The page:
Fitting Shop (Special Orders)

Tucked away in the corner of the fitting shop, away from armament production and later moved to the ground floor of the main office building, next to the Apprentice Bay. The department manufactured parts and repaired food machinery to keep customers’ plant on production during the war years. Dedication to the job was exceptional by the few people in this section. The main workshops were not set up for one-off jobs. The department had to make and mend with what they could find.

With the outbreak of war, part-finished machinery on the shop floor was crated and stored, the intention to complete this when the war ended. The SO department raided the packing cases looking for parts urgently required on breakdowns. It had a sting in the tail for me, as my first job in the Drawing Office was to sort out the parts for the biscuit cutting machine that had been stored and build up a specification to complete the order.

The department had four fitters, all elderly and very skilled. I learnt every trick in the trade from these men, one was called Joe. He always wore a brown smock and was permanently bent in the filing position, left shoulder lower than the right, from years working at a vice.

Len Barber was the chaser of paperwork and parts. He would wait for parts to be finished, collect these and often cycle to the Railway Station, despatching the parts for collection by Baker Perkins Outdoor engineer at the destination station. This service to our customers in difficult times prompted the saying 'God must live in Peterborough!'".

The Apprentice Bay does its bit

In December 1938, Baker Perkins was very much involved in discussing munitions manufacturing plans with the Ministry of Supply. The Company was asked to consider manufacturing two items - P.K. Locks and Slide Boxes "Y" - which formed the firing mechanism for most of the heavier types of guns. After seeing what was involved at another company already doing this work, a quotation was submitted and shortly afterwards, an order was received for 640 sets.

It was decided that, if carefully jigged, this was a very suitable job for the Apprentice Bay to tackle. The project was a success and many repeat orders were received, the rate of production being pushed up to reach 200 per month. In total, 6,092 P.K. Locks and 6.124 Slide Boxes "Y" were produced.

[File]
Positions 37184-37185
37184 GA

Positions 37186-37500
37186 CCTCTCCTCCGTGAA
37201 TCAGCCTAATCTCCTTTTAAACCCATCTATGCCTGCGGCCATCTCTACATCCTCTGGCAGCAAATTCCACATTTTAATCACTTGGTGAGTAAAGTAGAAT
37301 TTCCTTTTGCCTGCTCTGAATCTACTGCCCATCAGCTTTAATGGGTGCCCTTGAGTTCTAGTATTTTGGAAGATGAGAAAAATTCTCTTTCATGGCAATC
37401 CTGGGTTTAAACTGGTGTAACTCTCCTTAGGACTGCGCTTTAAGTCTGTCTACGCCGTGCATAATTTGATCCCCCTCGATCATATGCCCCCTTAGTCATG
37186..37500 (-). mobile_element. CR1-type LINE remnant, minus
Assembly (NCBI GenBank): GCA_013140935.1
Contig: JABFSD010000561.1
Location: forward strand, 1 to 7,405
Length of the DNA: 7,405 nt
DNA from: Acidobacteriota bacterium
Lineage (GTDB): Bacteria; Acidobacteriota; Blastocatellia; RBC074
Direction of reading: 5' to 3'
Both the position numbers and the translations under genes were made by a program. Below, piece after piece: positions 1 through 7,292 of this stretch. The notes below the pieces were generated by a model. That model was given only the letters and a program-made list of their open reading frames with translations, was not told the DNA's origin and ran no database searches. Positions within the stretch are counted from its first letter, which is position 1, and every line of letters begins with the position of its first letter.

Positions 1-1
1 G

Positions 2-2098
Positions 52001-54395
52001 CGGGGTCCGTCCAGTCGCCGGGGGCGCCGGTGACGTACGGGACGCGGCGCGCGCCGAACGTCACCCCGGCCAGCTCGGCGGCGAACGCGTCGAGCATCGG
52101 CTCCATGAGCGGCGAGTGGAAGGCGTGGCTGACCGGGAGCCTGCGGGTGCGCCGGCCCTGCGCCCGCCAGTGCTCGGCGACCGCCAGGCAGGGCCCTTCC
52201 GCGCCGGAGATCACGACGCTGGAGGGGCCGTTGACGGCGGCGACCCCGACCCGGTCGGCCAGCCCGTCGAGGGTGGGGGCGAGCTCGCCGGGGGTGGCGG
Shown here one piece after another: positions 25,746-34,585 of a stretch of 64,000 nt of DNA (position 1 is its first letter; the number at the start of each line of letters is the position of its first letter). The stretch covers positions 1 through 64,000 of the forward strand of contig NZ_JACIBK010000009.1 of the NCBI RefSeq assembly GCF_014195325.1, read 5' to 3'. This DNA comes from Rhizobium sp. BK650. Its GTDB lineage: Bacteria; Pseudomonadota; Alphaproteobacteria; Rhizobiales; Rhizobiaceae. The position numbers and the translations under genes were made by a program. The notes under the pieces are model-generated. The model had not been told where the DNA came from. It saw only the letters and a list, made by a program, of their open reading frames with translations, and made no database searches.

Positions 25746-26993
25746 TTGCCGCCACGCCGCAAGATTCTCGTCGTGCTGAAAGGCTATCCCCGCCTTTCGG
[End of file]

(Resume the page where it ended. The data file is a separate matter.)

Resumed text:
Jim Deboo, who joined Baker Perkins on the 18th January 1938, has some poignant memories of Westwood Works in wartime:

"It might have seemed to some that the war was remote, but small things – and some not so small – kept our motivation high. I remember fetching some job cards from the machine shop office and being given these by one of the section controllers who was in tears but carrying on with his work; his son had been killed in a Spitfire. One of the fitters attending to a rectification on a 25 pounder main trail and chassis on my horizontal borer had just lost his son in the Fleet Air Arm. One of the women crane drivers seemed not to be aware of what was going on around her; her husband was missing at sea. And so it went on. Bits of railway line came through the general stores roof and into the auxiliary machine shop from bombs dropped on New England railway sheds; the awful glow in the western sky when Coventry was blitzed; and the determination of the night shift not to spend hours in the air raid shelters during air raid warnings but to continue to work through. I recall, too, on 11th November 1938 and 1939 the whole of the workforce keeping the two minutes silence – all machine tools shut down – not a movement anywhere, except for Albert Allies, a crane driver, but also the conductor of the Salvation Army band, standing on the steps leading from the machine shop into the works office and playing “the last post” on his silver cornet.

Looking back over the years 1938-45 – so full of memories – it is difficult to pick out what some may regard as highlights. We knew at the outset and then after Dunkirk how desperately short Great Britain was of up-to-date armaments, and so the motivation was keen and the effort, I believe, by all and sundry, was wonderful. It was a great time to learn by doing and by experience. Innovation was encouraged and – in contrast to an incident early on in 1939 when I was fined 1/- by my AEU branch for machining five cast iron plummer blocks simultaneously instead of one at a time (making 300% bonus instead of 50% which was usual) – anything we could do to increase production was welcomed."